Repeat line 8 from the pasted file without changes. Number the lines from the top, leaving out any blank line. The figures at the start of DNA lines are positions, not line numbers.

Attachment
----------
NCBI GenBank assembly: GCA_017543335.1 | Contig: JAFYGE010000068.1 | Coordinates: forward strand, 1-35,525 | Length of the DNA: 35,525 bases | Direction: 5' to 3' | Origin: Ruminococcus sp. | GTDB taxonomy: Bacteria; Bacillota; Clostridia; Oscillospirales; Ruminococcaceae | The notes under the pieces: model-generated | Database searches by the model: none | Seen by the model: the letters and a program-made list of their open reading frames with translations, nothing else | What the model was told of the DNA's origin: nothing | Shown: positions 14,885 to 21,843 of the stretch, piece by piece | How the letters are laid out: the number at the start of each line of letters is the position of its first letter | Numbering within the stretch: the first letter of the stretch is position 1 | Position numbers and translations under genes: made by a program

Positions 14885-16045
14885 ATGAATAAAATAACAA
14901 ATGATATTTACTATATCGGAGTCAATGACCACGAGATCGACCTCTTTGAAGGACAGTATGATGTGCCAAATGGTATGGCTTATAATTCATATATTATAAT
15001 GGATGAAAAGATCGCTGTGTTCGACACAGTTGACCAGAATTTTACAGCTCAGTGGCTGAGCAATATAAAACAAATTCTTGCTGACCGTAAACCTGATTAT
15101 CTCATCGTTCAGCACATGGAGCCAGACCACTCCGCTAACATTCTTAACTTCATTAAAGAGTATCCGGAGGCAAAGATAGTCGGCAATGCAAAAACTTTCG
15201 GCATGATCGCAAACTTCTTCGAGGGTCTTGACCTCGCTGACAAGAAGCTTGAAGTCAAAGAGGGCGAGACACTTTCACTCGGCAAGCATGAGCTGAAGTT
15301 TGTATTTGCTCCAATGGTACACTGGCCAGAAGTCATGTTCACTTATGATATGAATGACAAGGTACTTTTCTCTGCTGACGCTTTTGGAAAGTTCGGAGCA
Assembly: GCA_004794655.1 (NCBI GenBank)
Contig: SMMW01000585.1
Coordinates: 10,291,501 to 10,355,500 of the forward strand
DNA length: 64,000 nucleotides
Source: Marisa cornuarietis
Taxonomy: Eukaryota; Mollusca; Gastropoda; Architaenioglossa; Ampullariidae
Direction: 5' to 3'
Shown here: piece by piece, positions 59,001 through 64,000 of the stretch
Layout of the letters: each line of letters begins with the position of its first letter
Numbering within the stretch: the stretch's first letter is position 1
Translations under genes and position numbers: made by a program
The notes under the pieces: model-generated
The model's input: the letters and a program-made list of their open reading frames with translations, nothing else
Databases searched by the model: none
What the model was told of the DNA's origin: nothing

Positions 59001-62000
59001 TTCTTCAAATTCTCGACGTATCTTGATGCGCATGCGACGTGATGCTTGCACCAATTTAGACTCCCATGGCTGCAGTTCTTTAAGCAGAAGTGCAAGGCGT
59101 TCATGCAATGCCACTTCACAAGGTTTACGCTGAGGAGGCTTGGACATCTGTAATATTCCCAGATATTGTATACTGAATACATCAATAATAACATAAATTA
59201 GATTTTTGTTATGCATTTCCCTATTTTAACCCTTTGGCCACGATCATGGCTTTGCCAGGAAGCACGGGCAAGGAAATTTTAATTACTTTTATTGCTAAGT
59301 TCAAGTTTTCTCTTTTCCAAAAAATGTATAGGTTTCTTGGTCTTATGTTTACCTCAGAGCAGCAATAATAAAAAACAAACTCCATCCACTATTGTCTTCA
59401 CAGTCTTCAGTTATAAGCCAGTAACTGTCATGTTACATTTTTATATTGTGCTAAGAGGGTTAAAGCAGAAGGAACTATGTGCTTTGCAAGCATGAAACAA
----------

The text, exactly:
15301 TGTATTTGCTCCAATGGTACACTGGCCAGAAGTCATGTTCACTTATGATATGAATGACAAGGTACTTTTCTCTGCTGACGCTTTTGGAAAGTTCGGAGCA